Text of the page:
It’s Tuesday morning, and I’m pedaling to South Pasadena today for a ride that will take me through nearly a dozen Los Angeles neighborhoods in a 40-mile (64-kilometer) round trip. I saddle up in the Miracle Mile, where I live. It’s a strip of main drag off Wilshire Boulevard that’s packed with world-class museums, parks, galleries, restaurants and bistros – nearly all of them fronted by sidewalk bike racks. The fixie and I head east past the tree-shaded mansions of Hancock Park – a choice that is not whimsical: 4th Street has been a signed bike route for over 40 years and is slated to become a “bicycle-friendly street,” aka “neighborhood greenway,” in LA’s latest bike plan.
The eastern end of 4th Street saunters through Koreatown, with its myriad of tiny shops and restaurants. That’s where I turn north to LA’s self-declared “Bicycle District” around Orange 20 Bikes and the Bicycle Kitchen, known as “Hel-Mel” for the intersection of Heliotrope Drive and Melrose Avenue. It’s too early for anything but Cafecito Organico to be open and coffee awaits me at the end of the ride. I pedal on through East Hollywood and into bike-rich Silverlake, the city’s thriving BoHo district, lined with cacophonous coffeehouses, buzzing bistros, pubs, boutiques and bike shops. The decades-old bike lanes on Sunset guide me eastward to Olvera Street, the city’s historic original plaza, beyond which is the region’s transit hub at Union Station.
Were I to turn right, I’d cruise on a brand-new buffered bike lane through the Art Deco wonderland of Spring Street, home to thousands of lofts, offices, bars, coffeehouses, noodle shops and cafes – and the Los Angeles County Bicycle Coalition. But today I turn left for a quick spin through Chinatown, and from there around the shoulder of the Elysian Park hills to North Figueroa.
North Fig doesn’t have bike lanes yet, but when the stripes are finally laid down as planned, it will gracefully connect the Los Angeles River bike path with the new lanes on York Boulevard in Highland Park – conveniently passing right by Flying Pigeon LA and the Bike Oven on the way. It’s York Boulevard that will take me home after lunch, tempting me with Cafe de Leche (the site of LA’s first bike corral) and hooking me up to the bike lanes on Eagle Rock for the turn towards Midtown.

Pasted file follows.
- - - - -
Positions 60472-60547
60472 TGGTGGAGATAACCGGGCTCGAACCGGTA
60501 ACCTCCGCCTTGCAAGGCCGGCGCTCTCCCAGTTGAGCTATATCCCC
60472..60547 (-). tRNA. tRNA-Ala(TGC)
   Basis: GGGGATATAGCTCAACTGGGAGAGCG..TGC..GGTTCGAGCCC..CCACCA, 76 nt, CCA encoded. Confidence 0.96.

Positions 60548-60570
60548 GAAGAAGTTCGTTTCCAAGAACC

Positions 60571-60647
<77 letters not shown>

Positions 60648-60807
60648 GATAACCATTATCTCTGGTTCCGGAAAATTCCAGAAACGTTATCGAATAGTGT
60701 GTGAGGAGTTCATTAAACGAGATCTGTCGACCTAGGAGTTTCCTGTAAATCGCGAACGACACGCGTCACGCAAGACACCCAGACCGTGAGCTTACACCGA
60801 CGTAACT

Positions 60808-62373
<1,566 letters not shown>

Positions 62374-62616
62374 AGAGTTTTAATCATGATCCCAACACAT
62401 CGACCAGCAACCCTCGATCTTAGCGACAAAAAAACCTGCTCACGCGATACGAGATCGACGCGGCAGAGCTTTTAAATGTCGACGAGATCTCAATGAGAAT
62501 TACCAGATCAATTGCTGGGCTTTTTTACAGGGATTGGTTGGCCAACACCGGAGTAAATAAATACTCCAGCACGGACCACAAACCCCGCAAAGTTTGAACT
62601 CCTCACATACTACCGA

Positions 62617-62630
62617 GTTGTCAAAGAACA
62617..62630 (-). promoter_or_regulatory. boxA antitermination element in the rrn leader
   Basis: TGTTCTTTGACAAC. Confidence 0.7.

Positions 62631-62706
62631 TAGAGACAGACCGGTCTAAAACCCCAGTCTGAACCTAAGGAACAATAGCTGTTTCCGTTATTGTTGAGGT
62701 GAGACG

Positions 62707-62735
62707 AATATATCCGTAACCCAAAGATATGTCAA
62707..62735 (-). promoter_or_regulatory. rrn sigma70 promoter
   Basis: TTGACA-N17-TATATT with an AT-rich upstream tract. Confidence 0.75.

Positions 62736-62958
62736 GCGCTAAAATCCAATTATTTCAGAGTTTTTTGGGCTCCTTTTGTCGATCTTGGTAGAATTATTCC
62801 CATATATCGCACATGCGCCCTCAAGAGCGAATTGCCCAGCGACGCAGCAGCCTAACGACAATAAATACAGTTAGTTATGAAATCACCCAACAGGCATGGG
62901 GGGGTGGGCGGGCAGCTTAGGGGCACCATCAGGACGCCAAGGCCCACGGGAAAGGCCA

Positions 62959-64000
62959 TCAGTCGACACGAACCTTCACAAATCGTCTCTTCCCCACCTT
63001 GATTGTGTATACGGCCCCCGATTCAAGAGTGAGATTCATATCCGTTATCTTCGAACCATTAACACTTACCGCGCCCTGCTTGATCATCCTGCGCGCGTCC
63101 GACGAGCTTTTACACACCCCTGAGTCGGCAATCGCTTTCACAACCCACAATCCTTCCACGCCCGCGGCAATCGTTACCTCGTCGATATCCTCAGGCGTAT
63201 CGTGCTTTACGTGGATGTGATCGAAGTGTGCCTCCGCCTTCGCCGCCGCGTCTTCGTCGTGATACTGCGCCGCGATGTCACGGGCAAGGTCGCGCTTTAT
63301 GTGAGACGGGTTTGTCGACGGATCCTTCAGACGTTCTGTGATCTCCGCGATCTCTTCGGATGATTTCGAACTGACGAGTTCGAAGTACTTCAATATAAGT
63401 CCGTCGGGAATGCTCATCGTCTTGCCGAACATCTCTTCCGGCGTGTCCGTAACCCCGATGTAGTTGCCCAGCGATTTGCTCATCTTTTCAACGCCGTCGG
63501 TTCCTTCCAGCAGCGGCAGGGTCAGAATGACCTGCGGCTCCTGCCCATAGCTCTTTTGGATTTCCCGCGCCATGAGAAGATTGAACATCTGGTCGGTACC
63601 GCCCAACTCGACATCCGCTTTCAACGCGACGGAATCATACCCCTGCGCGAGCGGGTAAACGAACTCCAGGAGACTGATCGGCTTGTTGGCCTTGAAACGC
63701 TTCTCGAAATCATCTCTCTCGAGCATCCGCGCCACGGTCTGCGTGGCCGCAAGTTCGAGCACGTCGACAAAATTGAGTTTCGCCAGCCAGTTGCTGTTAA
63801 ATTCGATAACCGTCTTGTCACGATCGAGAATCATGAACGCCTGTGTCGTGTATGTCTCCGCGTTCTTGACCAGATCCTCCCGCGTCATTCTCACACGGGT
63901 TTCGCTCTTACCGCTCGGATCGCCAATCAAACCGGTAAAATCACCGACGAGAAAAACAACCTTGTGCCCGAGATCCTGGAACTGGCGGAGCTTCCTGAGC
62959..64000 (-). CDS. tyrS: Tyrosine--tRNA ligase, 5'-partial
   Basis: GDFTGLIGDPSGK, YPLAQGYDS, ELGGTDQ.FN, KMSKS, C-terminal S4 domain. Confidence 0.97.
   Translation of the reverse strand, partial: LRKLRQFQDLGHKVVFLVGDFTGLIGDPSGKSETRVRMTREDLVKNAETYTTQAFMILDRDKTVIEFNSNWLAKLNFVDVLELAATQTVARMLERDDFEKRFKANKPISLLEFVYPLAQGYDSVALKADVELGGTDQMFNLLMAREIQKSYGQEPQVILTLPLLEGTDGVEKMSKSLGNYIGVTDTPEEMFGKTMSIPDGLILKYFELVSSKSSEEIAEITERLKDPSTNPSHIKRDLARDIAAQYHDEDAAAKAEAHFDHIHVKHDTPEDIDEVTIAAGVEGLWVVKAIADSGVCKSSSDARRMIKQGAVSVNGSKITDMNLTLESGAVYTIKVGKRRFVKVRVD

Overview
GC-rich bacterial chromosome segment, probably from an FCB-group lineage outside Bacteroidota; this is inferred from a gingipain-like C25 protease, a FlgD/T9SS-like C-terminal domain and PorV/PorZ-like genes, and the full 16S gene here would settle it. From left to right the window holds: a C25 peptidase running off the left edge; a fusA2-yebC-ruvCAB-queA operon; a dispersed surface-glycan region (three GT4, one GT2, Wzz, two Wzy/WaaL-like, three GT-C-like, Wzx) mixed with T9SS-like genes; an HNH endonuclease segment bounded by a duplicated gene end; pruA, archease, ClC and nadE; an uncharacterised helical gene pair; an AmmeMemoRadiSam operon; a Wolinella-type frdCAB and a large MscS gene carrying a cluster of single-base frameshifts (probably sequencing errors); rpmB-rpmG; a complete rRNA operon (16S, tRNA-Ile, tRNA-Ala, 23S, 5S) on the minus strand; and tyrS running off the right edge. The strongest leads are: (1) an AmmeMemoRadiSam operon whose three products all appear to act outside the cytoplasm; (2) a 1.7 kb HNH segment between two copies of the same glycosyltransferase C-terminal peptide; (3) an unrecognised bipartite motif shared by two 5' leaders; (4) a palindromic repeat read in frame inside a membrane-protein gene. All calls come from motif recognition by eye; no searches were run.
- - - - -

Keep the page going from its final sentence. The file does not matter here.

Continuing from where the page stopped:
Friday’s a vastly different ride; that’s when I head west. After a slog through Beverly Hills – steadfastly indifferent to cyclists – I join the fast, smooth bike lanes on Santa Monica Boulevard, which let me zip from Century City to Sepulveda at roadie speeds. At Sepulveda you can choose to climb the pass to famed ridge route Mulholland Drive, or even beyond, into the Valley. But the lure of the beach is too great today, so I continue on, cut over to San Vicente and the roadie-heaven bike lanes there, till I come to Santa Monica’s Ocean Avenue.
Santa Monica is rapidly becoming “Portland South,” and its extensive program of bike-friendly infrastructure – including lanes, sharrows, hundreds of bike racks, the brand-new Bikecenter and the Santa Monica Museum’s art rides – have resulted in streets swarming with everyday cyclists on every imaginable type of bike. Its Main Street offers shops, bars, bistros and coffee hangs of all descriptions, as well as a Sunday morning farmers market that offers nearly a full block of free bike valet parking!